The steel industry’s ugly legacy of environmental destruction is still present in the Mahoning River. While the mills operated the river never froze, even during the coldest winters. A wide variety of heavy metals are still present in the contaminated riverbed. According to the Army Corps of Engineers, right up until the late 1970s hundreds of thousands of pounds of oils, grease, and even zinc were routinely dumped EVERY day into the Mahoning. Sediment in the river is contaminated with carcinogenic polychlorinated biphenyls and polycyclic aromatic hydrocarbons, which are also carcinogenic and have been linked to physiological abnormalities in animals and humans.

The Army Corps recommends the dredging of 750,000 cubic yards of contaminated sediment from the riverbed and from the shoreline. To put those numbers in perspective, that’s a mound of sediment one yard wide by one yard high that would stretch roughly from Youngstown to New York City. The estimated cost of such a project approaches at least $150 million, if not substantially more. The Ohio Department of Health issued contact bans in the late 1980s, advising people not to come into contact with the water, nor to eat any fish from the river. Any activities involving direct contact with the water or with shoreline sediment should not be part of any future development plans.

Last but not least, both sides of the Mahoning riverfront are sites of homeless camps large and small. Immediate consideration needs to be given to relocating these individuals to safe housing. Across the river from Wean, the bottling house for the old Renner Brewery is still standing. It needs to be demolished and the persons living in it humanely relocated as well.

Brownfield waterfront development is a complicated endeavor under any circumstance. Downtown Youngstown’s plan should encompass some form of riverfront development besides just surface parking. Community input, environmental considerations, and safe recreational designs should be part of any plan for the riverfront that survives the planning stages; this is a crucial piece for the future of downtown development. Unless the community lobbies for creative uses of the site, it’s assured that the city will install a parking lot, and despite what officials might say, it will likely be permanent. Let’s not allow a botched plan for the riverfront to impede the future prosperity of the downtown.

–Sean Posey

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Shared Responsibility for Detroit's Woes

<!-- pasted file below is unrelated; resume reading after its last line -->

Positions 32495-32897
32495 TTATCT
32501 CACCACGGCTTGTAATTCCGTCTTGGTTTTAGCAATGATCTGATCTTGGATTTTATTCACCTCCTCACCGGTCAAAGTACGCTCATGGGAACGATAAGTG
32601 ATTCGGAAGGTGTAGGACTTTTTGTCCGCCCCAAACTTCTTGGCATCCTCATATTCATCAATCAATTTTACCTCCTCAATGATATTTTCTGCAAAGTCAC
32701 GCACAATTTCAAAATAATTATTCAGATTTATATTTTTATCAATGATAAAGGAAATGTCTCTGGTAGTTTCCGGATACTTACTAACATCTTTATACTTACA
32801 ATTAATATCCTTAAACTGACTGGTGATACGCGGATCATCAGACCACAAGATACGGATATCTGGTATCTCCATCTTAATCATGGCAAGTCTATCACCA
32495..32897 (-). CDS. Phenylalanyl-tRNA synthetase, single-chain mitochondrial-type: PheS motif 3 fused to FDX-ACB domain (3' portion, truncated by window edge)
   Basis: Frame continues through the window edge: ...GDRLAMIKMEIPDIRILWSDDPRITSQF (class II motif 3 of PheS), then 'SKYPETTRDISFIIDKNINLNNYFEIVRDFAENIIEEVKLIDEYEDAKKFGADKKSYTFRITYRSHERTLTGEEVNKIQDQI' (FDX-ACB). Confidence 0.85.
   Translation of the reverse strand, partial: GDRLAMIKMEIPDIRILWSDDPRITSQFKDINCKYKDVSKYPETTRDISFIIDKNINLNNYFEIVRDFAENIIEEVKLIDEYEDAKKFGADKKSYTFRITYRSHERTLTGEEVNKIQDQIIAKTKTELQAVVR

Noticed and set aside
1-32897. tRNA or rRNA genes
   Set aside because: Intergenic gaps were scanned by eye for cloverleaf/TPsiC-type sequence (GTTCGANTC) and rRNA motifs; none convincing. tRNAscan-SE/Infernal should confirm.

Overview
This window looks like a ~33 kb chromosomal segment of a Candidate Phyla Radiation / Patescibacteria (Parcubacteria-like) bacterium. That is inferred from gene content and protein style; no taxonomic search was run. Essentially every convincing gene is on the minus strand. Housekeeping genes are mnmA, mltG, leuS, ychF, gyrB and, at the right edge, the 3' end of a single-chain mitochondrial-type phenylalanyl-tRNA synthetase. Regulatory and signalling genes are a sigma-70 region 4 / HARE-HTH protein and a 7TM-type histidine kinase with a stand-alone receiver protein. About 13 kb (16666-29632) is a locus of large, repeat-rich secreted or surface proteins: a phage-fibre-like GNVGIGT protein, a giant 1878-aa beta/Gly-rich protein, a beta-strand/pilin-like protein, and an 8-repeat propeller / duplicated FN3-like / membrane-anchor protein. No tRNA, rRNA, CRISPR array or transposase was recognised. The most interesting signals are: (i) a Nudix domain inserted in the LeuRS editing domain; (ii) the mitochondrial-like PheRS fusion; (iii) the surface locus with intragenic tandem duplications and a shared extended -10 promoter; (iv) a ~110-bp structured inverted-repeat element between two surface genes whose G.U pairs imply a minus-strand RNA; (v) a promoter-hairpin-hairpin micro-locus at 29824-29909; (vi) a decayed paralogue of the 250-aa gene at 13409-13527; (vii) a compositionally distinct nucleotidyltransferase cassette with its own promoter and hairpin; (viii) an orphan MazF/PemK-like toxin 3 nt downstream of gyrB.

As a Michigander for the past 21 years, I’ve heard my share of Detroit criticisms, jokes, and put downs, both from within and outside the Great Lakes State. While fingers can be  pointed at the lack of past civic and political leadership in Detroit, our collective actions (or lack thereof) can certainly share in the responsibility. Some may scoff at such a notion, but here’re a few reasons why:

  • As a nation we elected leaders who adopted a tax code and laws that advocated, promoted, and accelerated flight from cities and suburban sprawl. Many in this nation continue to support such policies. Granted, this affects every city, but that doesn’t mean it was beneficial for them unless they had scads of excess land for new subdivisions or the ability to annex freely.
  • As a nation, we collectively turned our backs on inner cities and the residents thereof many years ago, only seeing fit to reverse course when the notion of revitalization became profitable.
  • As a state, Michigan has some of the most arcane home rule laws that created thousands of 36 square mile “kingdumbs” (pun intended) that fight with each other like cats and dogs and seldom do the right thing.
  • This nation very nearly turned its collective back on the auto industry due to political self-interest.
  • As a state and nation we allowed expressways, poorly placed factories, urban renewal projects, sports stadiums, and other projects to carve up and displace perfectly healthy inner city neighborhoods, leaving a tattered and disjointed landscape.
  • Residents/politicians living in outstate Michigan from Detroit would short-sightedly say, act, and vote as if Detroit was not their problem too.
  • In Southeast Michigan, leaders and residents alike outside of Wayne County often could care less what happened south of Eight Mile.
  • One of the best interurban transit systems in the nation was torn up and replaced by diesel-belching buses that have as many endearing qualities as a lump of coal.
  • Corporations ran away from the city in the ’60s and ’70s…with some finally seeing the light of their actions and returning to Detroit in the ’00s and ’10s.
  • Half of Detroit’s professional sport franchises left for the ‘burbs with one, the Pistons, still playing practically closer to Flint than Detroit.
  • Far too many lenders and insurance companies red-lined inner city neighborhoods.
  • Shady lenders who offered inner city loans foreclosed on homeowners the first chance they got.
  • Absentee landlords let their properties decline into disrepair and blight.
  • Politicians shied away from making the tough decisions, and rhetoric replaced reason in far too many discussions and decisions concerning Detroit.
  • Too many people in Southeast Michigan acted like the city was an island unto itself, when, like it or not, their collective futures have been inexorably linked to Detroit’s fate.
  • Up until recent years, the national media tended to solely focus on the bad news  about Detroit. There are many great things about Detroit, and piling on does nothing to reverse problems: it only reinforces misperceptions and stereotypes.

Shall I go on?

– Rick Brown


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Questioning Cleveland's Undying Faith in Development